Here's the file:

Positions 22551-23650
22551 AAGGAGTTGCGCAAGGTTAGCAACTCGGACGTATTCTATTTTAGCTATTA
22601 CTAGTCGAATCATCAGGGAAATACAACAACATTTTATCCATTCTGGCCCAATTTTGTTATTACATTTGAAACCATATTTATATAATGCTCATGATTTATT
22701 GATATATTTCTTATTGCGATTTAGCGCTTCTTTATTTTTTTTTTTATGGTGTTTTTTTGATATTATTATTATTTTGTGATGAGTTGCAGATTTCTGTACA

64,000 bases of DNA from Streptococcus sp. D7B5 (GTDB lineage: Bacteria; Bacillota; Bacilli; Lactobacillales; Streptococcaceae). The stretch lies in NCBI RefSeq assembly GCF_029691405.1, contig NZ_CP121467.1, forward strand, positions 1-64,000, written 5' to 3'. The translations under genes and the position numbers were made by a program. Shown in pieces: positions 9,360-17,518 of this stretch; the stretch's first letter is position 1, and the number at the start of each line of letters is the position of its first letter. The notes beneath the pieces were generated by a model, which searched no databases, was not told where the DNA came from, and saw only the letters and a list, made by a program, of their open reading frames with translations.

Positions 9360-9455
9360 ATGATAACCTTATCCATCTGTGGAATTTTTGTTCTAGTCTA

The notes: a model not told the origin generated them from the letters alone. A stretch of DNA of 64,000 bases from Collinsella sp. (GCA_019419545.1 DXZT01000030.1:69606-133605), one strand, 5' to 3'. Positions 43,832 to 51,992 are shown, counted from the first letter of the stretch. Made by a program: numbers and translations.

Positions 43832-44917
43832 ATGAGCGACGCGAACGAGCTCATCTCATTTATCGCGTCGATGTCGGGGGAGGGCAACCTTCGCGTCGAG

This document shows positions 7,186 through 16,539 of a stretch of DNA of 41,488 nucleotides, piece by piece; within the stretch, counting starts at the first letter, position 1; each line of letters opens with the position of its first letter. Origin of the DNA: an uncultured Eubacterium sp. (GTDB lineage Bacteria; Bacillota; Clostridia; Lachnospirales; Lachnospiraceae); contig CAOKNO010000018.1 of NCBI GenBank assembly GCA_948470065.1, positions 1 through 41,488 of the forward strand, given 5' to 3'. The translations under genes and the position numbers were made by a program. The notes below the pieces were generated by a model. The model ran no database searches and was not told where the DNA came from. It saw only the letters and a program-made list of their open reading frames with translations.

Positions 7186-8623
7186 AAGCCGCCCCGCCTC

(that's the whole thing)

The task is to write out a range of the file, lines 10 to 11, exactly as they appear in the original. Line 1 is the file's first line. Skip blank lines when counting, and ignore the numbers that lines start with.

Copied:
43832 ATGAGCGACGCGAACGAGCTCATCTCATTTATCGCGTCGATGTCGGGGGAGGGCAACCTTCGCGTCGAG

This document shows positions 7,186 through 16,539 of a stretch of DNA of 41,488 nucleotides, piece by piece; within the stretch, counting starts at the first letter, position 1; each line of letters opens with the position of its first letter. Origin of the DNA: an uncultured Eubacterium sp. (GTDB lineage Bacteria; Bacillota; Clostridia; Lachnospirales; Lachnospiraceae); contig CAOKNO010000018.1 of NCBI GenBank assembly GCA_948470065.1, positions 1 through 41,488 of the forward strand, given 5' to 3'. The translations under genes and the position numbers were made by a program. The notes below the pieces were generated by a model. The model ran no database searches and was not told where the DNA came from. It saw only the letters and a program-made list of their open reading frames with translations.